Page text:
Puppy chew toy

angusb1

Well-Known Member
Our 10 week old puppy is chewing stuff all the time as they do at that age, and what she seems to like best are things that are at the right height for her and don't move, like the knobs on the dresser and coffee table drawer. She sleeps in a crate and goes in a pen for some time in the day and I thought it might be good for her to have a nylon chew toy that I could fix to the pen and the crate. I wouldn't want her to have anything but a nylon chew toy unsupervised. I've googled it but I'm not finding anything. I could probably make something to hold a nylabone but it would be easier to buy something if there is such a thing. Anyone ever seen something like this?
 

angusb1

Well-Known Member
Yeah a toy with treats in is her favourite but she will choose an immobile object over most of her toys that don't have food in. That's what got me thinking if I could fix a nylon bone to something that doesn't move she would really like it. Might save me resorting to bribery with treats.
 

Pedro

Well-Known Member
The problem with items made for dogs to chew is that (generally) they resist chewing and stay whole. Chair legs, knobs (ooer) and most other items however satisfyingly crumble under the onslaught.

You could try a Kong, fill it up with something nice for them to extract. Or simply put your hard hat on and wait for it all to stop.
 

angusb1

Well-Known Member
That might well be it. She probably just enjoys the destruction 🙂. The Kong is a favourite but it can't hurt to find other toys she likes too
 

Koenig

Well-Known Member
Kong stuff is very good and lasts. Our GR is a prolific chewer. Most toys last 10-30 mins! You can get a spray for chair legs or other things you don’t want destroyed. I think it’s called No Chew or something similar. Smells of Citronella and does seem to put her off.
 

Keith Edmunds

Well-Known Member
They are programmed to chew - some do so more than others. Naturally, it would be stones/rocks/branches/bones. When you are domesticating you have to first accept what they are doing is 100% normal and natural and then overcome the damage by a number of methods - segregation with correct crate training as opposed to locking them up - distraction with something that they are allowed to chew (keep changing and swapping so they don't get bored with the same old thing) - and training as in learning NO or LEAVE IT!
 

angusb1

Well-Known Member
Cheers Keith, from what you say, we are doing the right things. All of what you have said is what we are doing, I thought a "static" toy she's allowed to chew might be a useful toy to alternate amongst the others and might help when she's not happy about being in the crate or pen. I'm happy about how she's getting on with the training, and as toys are something to bribe her with, giving her one she likes to play with would be useful. Appreciate your advice, thanks.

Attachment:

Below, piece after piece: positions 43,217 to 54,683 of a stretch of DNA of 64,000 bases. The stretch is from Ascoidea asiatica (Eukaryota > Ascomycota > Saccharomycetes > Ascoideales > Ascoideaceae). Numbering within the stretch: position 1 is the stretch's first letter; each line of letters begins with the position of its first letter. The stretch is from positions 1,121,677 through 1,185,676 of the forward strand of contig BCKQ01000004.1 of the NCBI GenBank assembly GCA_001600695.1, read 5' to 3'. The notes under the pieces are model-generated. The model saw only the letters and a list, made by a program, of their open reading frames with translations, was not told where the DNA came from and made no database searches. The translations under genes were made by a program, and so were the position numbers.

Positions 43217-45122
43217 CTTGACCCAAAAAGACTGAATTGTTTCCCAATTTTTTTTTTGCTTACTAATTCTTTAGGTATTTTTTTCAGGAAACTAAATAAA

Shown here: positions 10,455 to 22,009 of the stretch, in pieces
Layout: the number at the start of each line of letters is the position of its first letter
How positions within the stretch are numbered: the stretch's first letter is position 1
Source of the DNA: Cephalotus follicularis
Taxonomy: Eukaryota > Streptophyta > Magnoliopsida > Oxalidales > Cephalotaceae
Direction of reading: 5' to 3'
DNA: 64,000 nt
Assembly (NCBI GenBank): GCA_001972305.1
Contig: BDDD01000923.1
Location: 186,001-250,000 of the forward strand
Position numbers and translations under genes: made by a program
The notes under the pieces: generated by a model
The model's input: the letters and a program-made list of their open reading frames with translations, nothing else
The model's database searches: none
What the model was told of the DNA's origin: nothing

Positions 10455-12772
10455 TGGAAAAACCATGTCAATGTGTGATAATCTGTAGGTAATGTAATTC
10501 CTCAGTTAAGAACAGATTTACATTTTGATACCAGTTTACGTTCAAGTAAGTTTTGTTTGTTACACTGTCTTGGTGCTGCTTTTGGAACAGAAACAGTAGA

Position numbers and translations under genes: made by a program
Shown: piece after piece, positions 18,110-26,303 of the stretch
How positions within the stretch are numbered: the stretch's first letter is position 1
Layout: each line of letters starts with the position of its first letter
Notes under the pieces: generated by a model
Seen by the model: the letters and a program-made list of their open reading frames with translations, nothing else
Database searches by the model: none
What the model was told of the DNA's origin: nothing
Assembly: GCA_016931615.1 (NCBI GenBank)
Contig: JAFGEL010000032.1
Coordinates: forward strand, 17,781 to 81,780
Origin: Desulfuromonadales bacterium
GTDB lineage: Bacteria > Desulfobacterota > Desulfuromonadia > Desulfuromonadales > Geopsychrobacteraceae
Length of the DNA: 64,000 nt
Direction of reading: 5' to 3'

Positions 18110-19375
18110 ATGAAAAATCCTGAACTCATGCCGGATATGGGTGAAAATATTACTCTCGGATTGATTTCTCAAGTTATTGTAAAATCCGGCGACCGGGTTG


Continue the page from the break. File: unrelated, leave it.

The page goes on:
Keith Edmunds

Well-Known Member
Cheers Keith, from what you say, we are doing the right things. All of what you have said is what we are doing, I thought a "static" toy she's allowed to chew might be a useful toy to alternate amongst the others and might help when she's not happy about being in the crate or pen. I'm happy about how she's getting on with the training, and as toys are something to bribe her with, giving her one she likes to play with would be useful. Appreciate your advice, thanks.
It's a pain in the backside but once they've grown out of it you'll forget it ever happened....you'll just have sheep worrying to deal with then :) Only joking but you do soon forget all about it
 

Rob Dhu

Well-Known Member
Haven't found a toy that is indistructable. have a plastic bone the young dog chews but not for long.
in the garden w have started keeping small pieces of branches up to 2 inches thick. The lab and the young alpine chew them happily for ages. the 8 year old lab has the cleanest teeth.
 

Keith Edmunds

Well-Known Member
Haven't found a toy that is indistructable. have a plastic bone the young dog chews but not for long.
in the garden w have started keeping small pieces of branches up to 2 inches thick. The lab and the young alpine chew them happily for ages. the 8 year old lab has the cleanest teeth.
Me too, I honestly sticks are great.
 

Rob Dhu

Well-Known Member
Scandially, I'm not talking sticks they can swallow, big chunks that they happily chew and spit out. unlike bone which they have a tendency to swallow even when they are big pieces. i was just saying to the wife I should bag the piles in the garden and sell as weed control covering.
 
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